Ex Parte Crane
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30 U.S. 190 (1831)
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U.S. Supreme Court
Ex Parte Crane, 30 U.S. 5 Pet. 190 190 (1831)
Ex Parte Crane
30 U.S. (5 Pet.) 190
The Supreme Court has power to issue a mandamus directed to a circuit court of the United States commanding the court to sign a bill of exceptions in a case tried before such court.
In England the writ of mandamus is defined to be a command issuing in the King's name from the Court of King's Bench and directed to any person, corporation, or inferior court of judicature within the King's dominions requiring them to do some particular thing therein specified which appertains to their office and duty and which the Court of King's Bench has previously determined or at least supposes to be consonant to right and justice. It issues to the judges of any inferior court, commanding them to do justice according to the powers of their office wherever the same is delayed. It is apparent that this definition and this description of the purposes to which it is applicable by the Court of King's Bench, as supervising the conduct of inferior tribunals, extends to the case of a refusal by an inferior court to sign a bill of exceptions where it is an act which appertains to their office and duty, and which the Court of King's Bench supposes "to be consonant, to right and justice."
The Judicial Act, section 3, enacts that the Supreme Court shall have power to issue writs of prohibition to the district courts when proceeding as courts of admiralty and maritime jurisdiction, and writs of mandamus in cases warranted by the principles and usages of law, to any courts appointed or persons holding offices under the authority of the United States. A mandamus to an officer is said to be the exercise of original jurisdiction, but a mandamus to an inferior court of the United States is in the nature of appellate jurisdiction. A bill of exceptions is a mode of placing the law of the case on a record, which is to be brought before this Court by a writ of error.
That a mandamus to sign a bill of exceptions is "warranted by the principles and usages of law" is, we think, satisfactorily proved by the fact that it is given in England by statute, for the writ given by the Statute of Westminster the Second is so in fact, and is so termed in the books. The Judicial Act speaks of usages of law generally, not of common law. In England, it is awarded by the Chancellor, but in the United States it is conferred expressly on this Court, which exercises both common law and chancery powers, is invested with appellate power, and exercises extensive control over all the courts of the United States. We cannot perceive a reason why the single case of the refusal of an inferior court to sign a bill of exceptions, and thus to place the law of the case on the record, should be withdrawn from that general power to issue writs of mandamus to inferior courts which is conferred by statute.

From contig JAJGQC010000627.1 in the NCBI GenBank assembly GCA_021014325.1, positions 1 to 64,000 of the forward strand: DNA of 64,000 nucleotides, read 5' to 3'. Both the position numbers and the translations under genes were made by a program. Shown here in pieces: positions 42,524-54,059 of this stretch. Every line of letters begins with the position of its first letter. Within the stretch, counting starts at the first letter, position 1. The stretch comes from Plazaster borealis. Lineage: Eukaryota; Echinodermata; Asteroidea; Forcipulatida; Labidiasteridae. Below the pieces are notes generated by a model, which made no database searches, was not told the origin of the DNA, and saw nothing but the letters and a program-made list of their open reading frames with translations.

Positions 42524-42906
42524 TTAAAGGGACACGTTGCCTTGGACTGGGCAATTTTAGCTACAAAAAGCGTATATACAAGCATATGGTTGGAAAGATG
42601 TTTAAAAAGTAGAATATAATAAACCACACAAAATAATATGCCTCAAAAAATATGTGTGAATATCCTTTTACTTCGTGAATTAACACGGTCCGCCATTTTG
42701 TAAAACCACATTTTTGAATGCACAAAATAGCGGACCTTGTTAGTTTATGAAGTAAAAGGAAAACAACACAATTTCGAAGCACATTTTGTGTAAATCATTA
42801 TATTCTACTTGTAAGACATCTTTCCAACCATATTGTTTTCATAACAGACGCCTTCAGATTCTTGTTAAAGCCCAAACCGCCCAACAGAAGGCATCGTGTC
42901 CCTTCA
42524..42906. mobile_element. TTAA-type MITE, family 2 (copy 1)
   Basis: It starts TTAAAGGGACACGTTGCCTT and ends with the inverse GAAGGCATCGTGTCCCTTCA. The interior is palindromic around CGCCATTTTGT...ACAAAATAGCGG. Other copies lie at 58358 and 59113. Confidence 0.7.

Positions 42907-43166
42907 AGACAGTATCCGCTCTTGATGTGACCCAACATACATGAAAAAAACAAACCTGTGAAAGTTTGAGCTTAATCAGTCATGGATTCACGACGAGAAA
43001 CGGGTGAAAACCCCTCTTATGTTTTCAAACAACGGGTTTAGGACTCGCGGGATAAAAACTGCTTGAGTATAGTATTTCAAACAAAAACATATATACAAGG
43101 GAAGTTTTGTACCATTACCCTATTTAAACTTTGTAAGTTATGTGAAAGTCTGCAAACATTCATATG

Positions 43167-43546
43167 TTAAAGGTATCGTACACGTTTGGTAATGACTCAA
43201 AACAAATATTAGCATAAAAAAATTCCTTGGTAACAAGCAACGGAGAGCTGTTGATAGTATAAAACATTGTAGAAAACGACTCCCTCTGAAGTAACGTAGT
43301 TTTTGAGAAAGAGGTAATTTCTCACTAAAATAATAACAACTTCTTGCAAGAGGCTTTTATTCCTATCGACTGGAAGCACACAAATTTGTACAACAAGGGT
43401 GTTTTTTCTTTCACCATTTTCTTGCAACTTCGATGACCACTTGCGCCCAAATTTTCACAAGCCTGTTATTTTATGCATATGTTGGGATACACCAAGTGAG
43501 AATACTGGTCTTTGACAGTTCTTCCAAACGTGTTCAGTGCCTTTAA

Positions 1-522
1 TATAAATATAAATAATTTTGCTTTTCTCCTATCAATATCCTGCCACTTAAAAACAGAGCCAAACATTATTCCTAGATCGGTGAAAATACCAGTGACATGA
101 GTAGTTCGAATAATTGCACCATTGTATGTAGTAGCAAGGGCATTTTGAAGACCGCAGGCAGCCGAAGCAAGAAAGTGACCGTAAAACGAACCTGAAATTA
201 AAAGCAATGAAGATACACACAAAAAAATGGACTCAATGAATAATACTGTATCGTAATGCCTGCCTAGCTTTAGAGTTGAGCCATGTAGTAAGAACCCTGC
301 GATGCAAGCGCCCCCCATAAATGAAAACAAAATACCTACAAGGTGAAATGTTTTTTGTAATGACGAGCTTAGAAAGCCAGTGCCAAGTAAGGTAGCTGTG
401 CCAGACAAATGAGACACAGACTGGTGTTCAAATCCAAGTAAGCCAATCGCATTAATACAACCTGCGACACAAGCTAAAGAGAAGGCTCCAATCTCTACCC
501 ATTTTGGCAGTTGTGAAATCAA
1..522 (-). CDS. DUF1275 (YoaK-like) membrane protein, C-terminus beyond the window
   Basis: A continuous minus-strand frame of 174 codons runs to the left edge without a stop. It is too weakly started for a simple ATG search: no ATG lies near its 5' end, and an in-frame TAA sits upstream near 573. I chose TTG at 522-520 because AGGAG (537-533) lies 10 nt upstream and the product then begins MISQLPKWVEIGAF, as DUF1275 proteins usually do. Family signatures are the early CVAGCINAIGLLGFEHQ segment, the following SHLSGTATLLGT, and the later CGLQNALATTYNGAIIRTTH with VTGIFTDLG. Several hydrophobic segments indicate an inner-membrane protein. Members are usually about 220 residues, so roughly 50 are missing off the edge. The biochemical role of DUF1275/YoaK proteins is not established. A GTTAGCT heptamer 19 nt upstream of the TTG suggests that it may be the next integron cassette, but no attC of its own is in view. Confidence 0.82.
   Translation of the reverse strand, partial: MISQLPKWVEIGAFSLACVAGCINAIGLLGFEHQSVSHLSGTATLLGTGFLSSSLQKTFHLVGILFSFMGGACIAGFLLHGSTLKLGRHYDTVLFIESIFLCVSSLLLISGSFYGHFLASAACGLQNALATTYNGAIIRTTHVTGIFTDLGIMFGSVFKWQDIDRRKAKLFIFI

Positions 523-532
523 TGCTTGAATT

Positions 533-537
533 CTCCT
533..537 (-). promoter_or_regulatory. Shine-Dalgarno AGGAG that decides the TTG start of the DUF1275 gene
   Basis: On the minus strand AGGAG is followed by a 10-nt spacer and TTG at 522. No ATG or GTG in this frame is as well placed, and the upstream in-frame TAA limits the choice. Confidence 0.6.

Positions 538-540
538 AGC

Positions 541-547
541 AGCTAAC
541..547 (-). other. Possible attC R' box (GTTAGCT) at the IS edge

The Judicial Act confers expressly the power of general superintendence of inferior courts on this Court. No other tribunal exists, by which it can be exercised.
Exceptions taken on the trial of a cause before a jury for the purpose of submitting to the revision of this Court questions of law decided by the circuit court
during the trial cannot be taken in such a form as to bring the whole charge of the judge before this Court, a charge in which he not only states the results of the law from the facts, but sums up all the evidence.
The decision of this Court in the case of Carver v. Jackson ex dem. of Astor, 4 Pet. 80, reexamined and confirmed.
Mr. Hoffman moved the Court for a writ of mandamus to be directed to the Circuit Court of the United States for the Southern District of New York in the Second Circuit commanding that court to review its settlement of certain bills of exceptions which were tendered on the part of the defendants on the trials of those cases in the circuit court, and to correct, settle, and allow and insert in the said bills the charges to the jury in each case or the substance thereof, and also for such other and further order and relief in the premises as the court shall deem just and proper.
This motion was made after notice to the plaintiffs in the ejectments, and was founded on an affidavit made by Green C. Bronson, Esq., the Attorney General of New York, who was of counsel for the defendants in the circuit court, a copy of which affidavit had been served upon the counsel for the plaintiffs in the suits.
The facts set forth in the affidavit and the papers referred to are fully stated in the opinion of the Court.